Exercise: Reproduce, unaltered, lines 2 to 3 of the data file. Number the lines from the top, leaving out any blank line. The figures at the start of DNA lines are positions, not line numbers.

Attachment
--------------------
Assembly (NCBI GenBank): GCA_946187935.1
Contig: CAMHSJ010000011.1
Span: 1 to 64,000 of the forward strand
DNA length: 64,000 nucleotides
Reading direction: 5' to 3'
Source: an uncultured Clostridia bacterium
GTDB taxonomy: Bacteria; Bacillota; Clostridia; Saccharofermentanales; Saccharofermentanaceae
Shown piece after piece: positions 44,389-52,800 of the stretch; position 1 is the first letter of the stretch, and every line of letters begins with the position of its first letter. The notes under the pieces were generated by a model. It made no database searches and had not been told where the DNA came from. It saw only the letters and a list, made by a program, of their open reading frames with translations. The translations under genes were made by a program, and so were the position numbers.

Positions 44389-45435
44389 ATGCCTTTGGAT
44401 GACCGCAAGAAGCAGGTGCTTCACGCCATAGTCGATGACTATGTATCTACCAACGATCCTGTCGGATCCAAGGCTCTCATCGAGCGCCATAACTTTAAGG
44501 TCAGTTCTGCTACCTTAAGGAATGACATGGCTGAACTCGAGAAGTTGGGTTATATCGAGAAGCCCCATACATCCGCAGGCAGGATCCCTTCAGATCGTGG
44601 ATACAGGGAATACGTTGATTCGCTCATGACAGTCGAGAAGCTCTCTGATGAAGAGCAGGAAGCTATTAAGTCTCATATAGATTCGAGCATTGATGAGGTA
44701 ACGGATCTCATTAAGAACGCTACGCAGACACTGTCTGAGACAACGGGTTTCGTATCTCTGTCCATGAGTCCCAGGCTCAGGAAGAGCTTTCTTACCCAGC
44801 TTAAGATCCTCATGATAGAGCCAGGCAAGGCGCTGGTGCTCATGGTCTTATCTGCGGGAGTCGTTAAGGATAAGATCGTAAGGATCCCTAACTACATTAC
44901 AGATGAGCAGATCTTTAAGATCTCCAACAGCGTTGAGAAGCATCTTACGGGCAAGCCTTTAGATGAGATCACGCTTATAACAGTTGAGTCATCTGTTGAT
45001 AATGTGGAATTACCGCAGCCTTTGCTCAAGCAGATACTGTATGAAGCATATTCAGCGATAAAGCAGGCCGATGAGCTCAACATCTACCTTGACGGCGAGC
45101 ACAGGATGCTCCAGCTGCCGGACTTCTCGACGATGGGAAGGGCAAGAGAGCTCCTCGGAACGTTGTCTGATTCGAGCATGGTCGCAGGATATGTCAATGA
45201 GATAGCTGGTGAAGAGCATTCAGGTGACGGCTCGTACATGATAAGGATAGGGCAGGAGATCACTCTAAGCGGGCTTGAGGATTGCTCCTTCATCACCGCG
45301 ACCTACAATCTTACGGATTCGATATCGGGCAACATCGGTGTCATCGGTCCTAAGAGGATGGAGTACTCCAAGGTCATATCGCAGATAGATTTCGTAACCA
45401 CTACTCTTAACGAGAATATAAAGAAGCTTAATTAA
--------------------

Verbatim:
Contig: CAMHSJ010000011.1
Span: 1 to 64,000 of the forward strand